Murnau’s picturesque location set against the impressive mountain range of the Alps, its unique quality of light, and the colourful village houses of the locals enthralled the artists. Inspired also by the most recent French painting — the works of Henri Matisse and the Fauves — the four friends experienced a boost of creative energy, painting views from the village and its surrounding countryside. Russian-born Werefkin was the most important female member of Der Blaue Reiter group, creating a distinctive style by assimilating the 'surface painting' of Paul Gauguin and Louis Anquetin with the ideals of Der Blaue Reiter, which included a desire to express spiritual truths through their art. In the present work, Werefkin uses a simplified rhythmic composition, primitive drawing and flattened colours to transform the simple motif of peasant women into an expressionistic scene which explores deeper issues. The musical reference in the title refers to Der Blaue Reiter’s belief in the strong connection between visual art and music.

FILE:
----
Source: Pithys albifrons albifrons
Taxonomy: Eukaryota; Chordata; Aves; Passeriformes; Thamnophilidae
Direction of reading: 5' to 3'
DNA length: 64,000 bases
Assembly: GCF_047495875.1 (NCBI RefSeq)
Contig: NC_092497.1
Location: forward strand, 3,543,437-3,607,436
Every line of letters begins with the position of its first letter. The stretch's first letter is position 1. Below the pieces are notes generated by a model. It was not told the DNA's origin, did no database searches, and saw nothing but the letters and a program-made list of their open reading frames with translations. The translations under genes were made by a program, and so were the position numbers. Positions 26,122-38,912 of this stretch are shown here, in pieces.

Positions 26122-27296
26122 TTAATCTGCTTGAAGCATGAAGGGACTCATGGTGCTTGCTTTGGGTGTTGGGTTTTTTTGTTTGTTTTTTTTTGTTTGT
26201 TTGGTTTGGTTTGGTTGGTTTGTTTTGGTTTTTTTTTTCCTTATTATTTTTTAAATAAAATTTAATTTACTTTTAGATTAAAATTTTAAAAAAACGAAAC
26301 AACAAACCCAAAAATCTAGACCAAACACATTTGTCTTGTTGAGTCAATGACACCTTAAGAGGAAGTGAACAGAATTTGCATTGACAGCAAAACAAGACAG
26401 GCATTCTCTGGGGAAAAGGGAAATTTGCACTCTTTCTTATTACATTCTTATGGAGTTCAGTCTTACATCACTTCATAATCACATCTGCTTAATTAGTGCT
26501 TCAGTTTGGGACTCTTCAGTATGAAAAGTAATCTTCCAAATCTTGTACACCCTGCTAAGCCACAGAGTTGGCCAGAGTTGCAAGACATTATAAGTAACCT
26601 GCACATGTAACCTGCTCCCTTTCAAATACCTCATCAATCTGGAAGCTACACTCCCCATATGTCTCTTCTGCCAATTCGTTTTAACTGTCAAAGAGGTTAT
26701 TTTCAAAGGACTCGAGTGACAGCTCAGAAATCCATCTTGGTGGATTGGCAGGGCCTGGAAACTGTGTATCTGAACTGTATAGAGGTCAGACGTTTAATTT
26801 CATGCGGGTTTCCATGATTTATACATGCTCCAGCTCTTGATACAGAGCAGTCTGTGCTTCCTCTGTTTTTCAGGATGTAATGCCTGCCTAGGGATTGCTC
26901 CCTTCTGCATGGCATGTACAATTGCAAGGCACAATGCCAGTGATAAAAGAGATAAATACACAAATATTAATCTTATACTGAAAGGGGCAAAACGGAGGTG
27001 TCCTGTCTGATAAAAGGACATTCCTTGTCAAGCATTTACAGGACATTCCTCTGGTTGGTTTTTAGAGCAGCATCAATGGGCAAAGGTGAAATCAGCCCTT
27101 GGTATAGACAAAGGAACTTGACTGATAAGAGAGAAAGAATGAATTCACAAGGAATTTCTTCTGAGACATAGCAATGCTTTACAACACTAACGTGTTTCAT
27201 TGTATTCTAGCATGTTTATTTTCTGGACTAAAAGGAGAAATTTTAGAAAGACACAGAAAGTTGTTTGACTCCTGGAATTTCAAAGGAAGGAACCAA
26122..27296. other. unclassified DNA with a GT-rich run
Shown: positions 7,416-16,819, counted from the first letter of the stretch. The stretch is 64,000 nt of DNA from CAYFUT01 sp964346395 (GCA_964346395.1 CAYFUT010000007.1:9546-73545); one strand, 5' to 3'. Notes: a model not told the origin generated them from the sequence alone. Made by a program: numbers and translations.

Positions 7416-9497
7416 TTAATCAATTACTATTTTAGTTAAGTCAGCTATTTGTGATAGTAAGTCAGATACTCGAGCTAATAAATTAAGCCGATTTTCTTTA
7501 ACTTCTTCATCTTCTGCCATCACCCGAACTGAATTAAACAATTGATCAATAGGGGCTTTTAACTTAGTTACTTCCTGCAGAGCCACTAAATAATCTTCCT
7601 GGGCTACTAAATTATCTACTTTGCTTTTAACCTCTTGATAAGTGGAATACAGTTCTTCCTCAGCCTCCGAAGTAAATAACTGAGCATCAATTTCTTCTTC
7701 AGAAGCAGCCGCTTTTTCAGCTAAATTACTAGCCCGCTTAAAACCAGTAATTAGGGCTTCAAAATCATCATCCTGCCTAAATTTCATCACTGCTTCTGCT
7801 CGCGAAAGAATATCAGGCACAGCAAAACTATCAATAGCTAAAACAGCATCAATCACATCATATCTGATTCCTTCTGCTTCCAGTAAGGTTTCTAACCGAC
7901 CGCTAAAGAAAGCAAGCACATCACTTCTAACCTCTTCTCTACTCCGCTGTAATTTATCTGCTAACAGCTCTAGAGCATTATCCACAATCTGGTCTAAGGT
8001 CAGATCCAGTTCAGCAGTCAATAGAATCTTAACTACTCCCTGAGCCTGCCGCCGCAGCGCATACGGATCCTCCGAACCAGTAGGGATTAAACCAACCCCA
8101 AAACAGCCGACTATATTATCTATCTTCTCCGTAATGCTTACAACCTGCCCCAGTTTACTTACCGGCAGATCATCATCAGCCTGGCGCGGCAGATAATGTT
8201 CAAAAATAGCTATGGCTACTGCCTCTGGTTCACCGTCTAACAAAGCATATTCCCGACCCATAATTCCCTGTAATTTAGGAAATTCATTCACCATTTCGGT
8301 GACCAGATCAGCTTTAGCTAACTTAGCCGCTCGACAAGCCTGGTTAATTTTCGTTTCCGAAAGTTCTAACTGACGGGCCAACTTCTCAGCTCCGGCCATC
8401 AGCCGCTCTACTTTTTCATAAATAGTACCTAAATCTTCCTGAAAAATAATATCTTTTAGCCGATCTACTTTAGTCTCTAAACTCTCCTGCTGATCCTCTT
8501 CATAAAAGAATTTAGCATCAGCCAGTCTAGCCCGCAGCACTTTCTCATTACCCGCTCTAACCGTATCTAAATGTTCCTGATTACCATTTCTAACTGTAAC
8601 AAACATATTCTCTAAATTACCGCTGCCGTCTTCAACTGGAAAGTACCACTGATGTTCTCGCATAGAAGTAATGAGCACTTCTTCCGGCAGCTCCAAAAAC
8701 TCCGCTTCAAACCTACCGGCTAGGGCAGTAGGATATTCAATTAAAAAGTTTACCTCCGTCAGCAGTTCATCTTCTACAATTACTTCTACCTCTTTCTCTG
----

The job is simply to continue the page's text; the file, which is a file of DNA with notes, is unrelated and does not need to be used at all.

Werefkin began her artistic career as a student of IIya Repin, the leading light of the Russian realist school. Following her meeting with Jawlensky in 1892, she left the country in the company of the painter and travelled to Munich. Here Werefkin subordinated her own work to that of Jawlensky for close to a decade, and only began to produce her own Expressionist works in 1906-07. Energetic, intellectual, and talented, she became involved in the raft of artistic associations springing up in Germany at this time, first joining the Neue Künstlervereinigung München (New Association of Artists in Munich, NKVM), before abandoning this to join together with Jawlensky, Kandinsky and Münter's Der Blaue Reiter in 1912.
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